Pretty much the same story. Highly competitive, lots of applicants, and a preference for elite pedigrees.
Now, does this mean that you can't practice international law unless you graduate from an elite school? Of course not! I know a woman who graduated from a lower tiered school here in CA and who is practicing internationally helping a foreign government to organize their own legal system. However, I think her case is exceptional. My point is simply that in any highly competitive market where the employer has the luxury of choosing from among many highly qualified applicants, pedigree can matter. As far as I can tell, this seems to be truer for some jobs than for others, and international law is one of those jobs. I would contact the law schools you are interested in attending and ask them directly about international employment, internship opportunities, etc. Ask about alumni working internationally. Also research and contact firms and organizations that you are interested in, ask where they hire from and what they look for in applicants. Don't rely on anything you read here or elsewhere from me or anyone else, it's just our personal opinions. Get the information straight from the source.
Your European LL.B is probably considered a very positive asset, and may give you a better chance of getting into international law than the average student.
« on: January 21, 2014, 12:16:33 PM »
Don't sweat the LOR portion of your applications too much. Yes, they are a necessary part of the application but in reality they will probably play very little role (if any) in the admission process. The decisions will be based almost entirely on LSAT and GPA. Many applicants are in the same situation as you are, and don't really know their professors. As a result, most applicants get very generic LORs which don't offer any real insight as to the applicant's abilities. "So-and-so will be a valuable addition to your law school, blah blah blah." The LORs that you receive will probably be very similar to what the vast majority of applicants submit.
« on: January 15, 2014, 12:41:00 AM »
As Citylaw stated, you may have a hard time getting scholarships from most of these schools (save San Diego), but you've got a good shot at acceptance to all of them. Your numbers are about average for most of these schools.
One thing you need to consider is location, and where you want to live after law school. I suspect that you're basing your list on rankings alone, but beware. It's not as simple as that.
All of these schools are fine institutions and will offer a great education. But none are exactly what I would call "elite" national schools. They're more like very good regional schools. With the possible exception of Vanderbilt, they aren't really the kind of schools which you should expect to open doors out of state based on pedigree alone. Most of your internship and post grad job opportunities will be local, and it's actually quite difficult to show up in a new town after graduation and compete with the local talent.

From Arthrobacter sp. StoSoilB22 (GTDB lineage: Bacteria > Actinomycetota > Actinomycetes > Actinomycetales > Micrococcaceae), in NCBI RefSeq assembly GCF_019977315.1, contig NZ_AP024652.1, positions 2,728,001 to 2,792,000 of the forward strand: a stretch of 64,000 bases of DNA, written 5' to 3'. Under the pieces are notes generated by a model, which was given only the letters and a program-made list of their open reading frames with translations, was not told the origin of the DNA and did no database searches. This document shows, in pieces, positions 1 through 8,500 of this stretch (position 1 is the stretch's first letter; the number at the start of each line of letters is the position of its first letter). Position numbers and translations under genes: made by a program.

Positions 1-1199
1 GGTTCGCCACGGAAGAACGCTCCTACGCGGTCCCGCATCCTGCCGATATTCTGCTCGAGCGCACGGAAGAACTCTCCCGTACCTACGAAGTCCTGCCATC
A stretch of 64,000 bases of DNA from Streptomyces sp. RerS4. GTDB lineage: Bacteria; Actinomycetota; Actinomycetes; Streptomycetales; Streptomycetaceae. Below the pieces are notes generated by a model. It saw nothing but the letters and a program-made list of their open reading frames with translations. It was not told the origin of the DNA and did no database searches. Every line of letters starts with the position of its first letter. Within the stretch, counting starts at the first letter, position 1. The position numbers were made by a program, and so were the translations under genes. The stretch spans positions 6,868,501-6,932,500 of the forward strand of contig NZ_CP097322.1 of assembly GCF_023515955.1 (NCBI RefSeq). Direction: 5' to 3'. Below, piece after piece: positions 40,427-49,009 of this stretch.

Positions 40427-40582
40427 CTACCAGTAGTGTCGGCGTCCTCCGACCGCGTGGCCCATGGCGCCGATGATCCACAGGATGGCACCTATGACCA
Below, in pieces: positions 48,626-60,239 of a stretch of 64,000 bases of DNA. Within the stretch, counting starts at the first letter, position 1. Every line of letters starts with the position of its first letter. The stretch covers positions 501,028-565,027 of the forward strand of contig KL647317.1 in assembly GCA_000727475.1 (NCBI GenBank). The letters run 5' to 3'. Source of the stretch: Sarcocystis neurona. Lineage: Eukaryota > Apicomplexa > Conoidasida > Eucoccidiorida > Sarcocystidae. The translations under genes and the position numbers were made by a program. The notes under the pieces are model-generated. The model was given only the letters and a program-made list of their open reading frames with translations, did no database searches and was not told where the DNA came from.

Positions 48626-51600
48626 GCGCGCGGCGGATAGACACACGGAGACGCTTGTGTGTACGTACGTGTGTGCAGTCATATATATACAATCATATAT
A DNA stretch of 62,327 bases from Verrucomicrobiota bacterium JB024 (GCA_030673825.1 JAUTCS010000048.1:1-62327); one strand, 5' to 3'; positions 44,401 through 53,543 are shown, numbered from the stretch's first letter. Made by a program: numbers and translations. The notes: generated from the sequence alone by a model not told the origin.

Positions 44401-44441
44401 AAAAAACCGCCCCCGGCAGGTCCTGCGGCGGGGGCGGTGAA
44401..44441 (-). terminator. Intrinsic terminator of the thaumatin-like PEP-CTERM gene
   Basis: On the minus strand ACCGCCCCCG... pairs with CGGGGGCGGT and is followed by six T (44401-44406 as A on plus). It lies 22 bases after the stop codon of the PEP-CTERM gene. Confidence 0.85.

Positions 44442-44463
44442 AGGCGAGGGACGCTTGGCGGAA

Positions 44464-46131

For example, if you wanted to live in LA then UCLA and USC are the obvious choices. However, you may also want to think about shooting for a a big scholarship at someplace like Loyola or Pepperdine rather than going into serious debt to attend a higher ranked school out of state. Your job opportunities in LA may in fact be better, even though the schools are lower ranked. Is the Los Angeles County DA going to recruit in St Louis or Atlanta? I doubt it.
Something to consider, and good luck!
« on: January 12, 2014, 01:48:58 AM »
Your EC's probably approximate the ECs offered by the vast majority of applicants. That is, they are not especially impressive but they aren't bad either. Most applicants have some generic ECs, and they usually don't play a big role unless they are truly unique and impressive.
As Miami88 said, these types of soft factors pale in comparison to numeric qualifications. Regardless of what law schools may say about looking for well-rounded individuals and examining the "whole person", numbers dominate the process. Focus on getting the highest numbers possible, and you won't need to worry much about anything else.
Put it this way, an applicant with a 3.8/175 could probably write an essay about how they think ECs are a waste of time and they'd still get scholarship offers from 90% of the schools out there. Conversely, an applicant with a 2.0/140 could have the most amazing ECs imaginable and still be out of luck. For the majority of applicants who fall between these two extremes, ECs might play a role if you are a borderline case. Take a look at the admission profiles available from LSAC. If your numbers are significantly above or below a school's median, your chances for admission are very predictable.